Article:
Is Wal-Mart Good for the American Working Class?
You probably thought you had heard the last of me. But I've been mulling over our dialogue for the last two days and wanted to take a final shot at summing up. Wal-Mart jobs, like all other jobs in the retail sector, are pretty lousy. They're better than the bodegas they replace because they come with higher wages, health benefits, more job security, and greater prospects for promotion. And they support better living standards than retail jobs did 30 years ago, including far better health care and more material trinkets as well. But they're not great jobs.
The government already does some things to make these jobs better, with the EITC, Medicaid, and other programs—disproportionately supported by taxes on folks like Lee Scott. I want to raise Lee Scott's taxes still further and expand those programs. And you're right, my approach hasn't had great success in the last six years: The rich have gotten huge tax cuts and the Republicans have attempted, although largely but not entirely without success, to cut these essential programs. (In fact, the EITC and refundable tax credits for families have been expanded in the last five years, thanks to pressure from more progressive members of Congress who forced these expansions on an uninterested President Bush.)
So, what to do now that my solutions are being blocked? One thing we'll hopefully be able to accomplish in the next year is raise the minimum wage to $7.25 per hour—this will give a pay raise to folks at the bottom with, the evidence suggests, little adverse effect on employment. But this won't do much for Wal-Mart workers: Most of them make more than this.
So, you want to go further to pressure Wal-Mart to raise wages and benefits, to make it a better company? If that's all it was about, count me in. But the principal methods are preventing the spread of Wal-Mart's benefits to new communities (like my hometown, New York City), living wages at $15 an hour, retail-specific minimum wage rules like Chicago's and Maryland's pay-for-play that target a single company that already provides decent health benefits.
The collateral damage from these efforts to get Wal-Mart to raise its wages and benefits is way too enormous and damaging to working people and the economy more broadly for me to sit by idly and sing "Kum-Ba-Ya" in the interests of progressive harmony. Not to mention the collateral damage to rational thought from many of the arguments made by the anti-Wal-Mart community, including the arguments I noted in my last post that undermine food stamps and the progressive taxation.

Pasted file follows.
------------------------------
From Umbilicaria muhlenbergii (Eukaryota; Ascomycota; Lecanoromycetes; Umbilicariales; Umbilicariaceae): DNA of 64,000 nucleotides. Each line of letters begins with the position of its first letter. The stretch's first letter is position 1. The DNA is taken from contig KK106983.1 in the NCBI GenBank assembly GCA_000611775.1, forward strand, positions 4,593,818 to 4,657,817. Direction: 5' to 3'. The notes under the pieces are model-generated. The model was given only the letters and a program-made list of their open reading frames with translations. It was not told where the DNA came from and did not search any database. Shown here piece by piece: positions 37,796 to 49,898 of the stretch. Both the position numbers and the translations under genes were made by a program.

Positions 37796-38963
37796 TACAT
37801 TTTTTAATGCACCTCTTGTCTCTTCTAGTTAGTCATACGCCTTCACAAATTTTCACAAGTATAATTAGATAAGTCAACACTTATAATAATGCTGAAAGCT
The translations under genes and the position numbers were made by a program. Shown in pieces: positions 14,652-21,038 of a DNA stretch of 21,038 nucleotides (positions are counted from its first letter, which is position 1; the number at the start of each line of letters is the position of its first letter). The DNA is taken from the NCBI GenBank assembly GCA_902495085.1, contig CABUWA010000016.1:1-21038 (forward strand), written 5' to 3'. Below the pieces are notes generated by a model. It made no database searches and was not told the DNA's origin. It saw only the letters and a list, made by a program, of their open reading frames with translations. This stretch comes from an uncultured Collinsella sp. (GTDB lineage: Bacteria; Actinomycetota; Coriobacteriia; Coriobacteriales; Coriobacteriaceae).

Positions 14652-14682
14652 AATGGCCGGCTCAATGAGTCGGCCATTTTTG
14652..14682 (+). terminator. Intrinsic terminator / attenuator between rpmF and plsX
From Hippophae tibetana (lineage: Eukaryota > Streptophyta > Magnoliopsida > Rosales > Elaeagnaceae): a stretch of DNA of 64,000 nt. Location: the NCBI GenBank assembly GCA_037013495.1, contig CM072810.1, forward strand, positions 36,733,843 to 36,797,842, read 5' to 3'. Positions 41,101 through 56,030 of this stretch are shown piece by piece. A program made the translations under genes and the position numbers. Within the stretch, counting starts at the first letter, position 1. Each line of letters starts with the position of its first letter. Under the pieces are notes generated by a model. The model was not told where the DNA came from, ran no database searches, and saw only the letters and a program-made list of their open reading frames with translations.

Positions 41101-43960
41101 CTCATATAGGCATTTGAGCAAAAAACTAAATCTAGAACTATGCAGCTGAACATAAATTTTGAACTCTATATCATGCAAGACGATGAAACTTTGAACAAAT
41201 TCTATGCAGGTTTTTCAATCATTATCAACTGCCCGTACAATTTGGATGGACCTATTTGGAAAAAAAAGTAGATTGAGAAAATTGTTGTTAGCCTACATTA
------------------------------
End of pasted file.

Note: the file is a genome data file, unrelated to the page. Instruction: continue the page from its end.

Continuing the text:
Part of you wants to believe that your solutions would benefit everyone. In your last post, you suggested that if Wal-Mart raised its wages, it would get more customers. I don't have any great business advice for Lee Scott, but he's probably already figured out that if he pays his workers another $1,000, they'll spend at most $250 of it at Wal-Mart—of which only $10 will be profit for Wal-Mart. Hardly a way to grow your business.
Part of you is willing to accept that the solutions are zero or negative sum ("class war," as you put it). If I thought the question was a trade-off between efficiency and equity, it would be worth thinking about. But, as I've discussed extensively over the past week, I don't believe this is the right analysis. Much of the costs of, say, a living wage would be passed on to Wal-Mart's shoppers, a group that isn't much better off than its employees. Fewer people would be able to get jobs. And we would threaten the dynamic and competitive economy that has generated such enormous productivity gains—and low prices—over the last decades. (Part of the reason your solutions won't work is that corporations aren't nearly as powerful as you seem to think. Wal-Mart, for example, is facing intense competition from Target, Costco, and other companies and is, as you noted, having a tougher time lately—competition that leads to lower prices for consumers and higher wages for workers.)
So, we're both frustrated. I'm trying to protect both progressive programs and the productivity growth and low prices generated by companies like Wal-Mart—while hoping for even better progressive programs when the political climate is more favorable. I respect the fact that you're trying to make a difference today. I just wish I wasn't so convinced that the difference would be very much for the worse.
And this, I promise, is my last post.
Jason Furman is a senior fellow and director of the Hamilton Project at the Brookings Institution.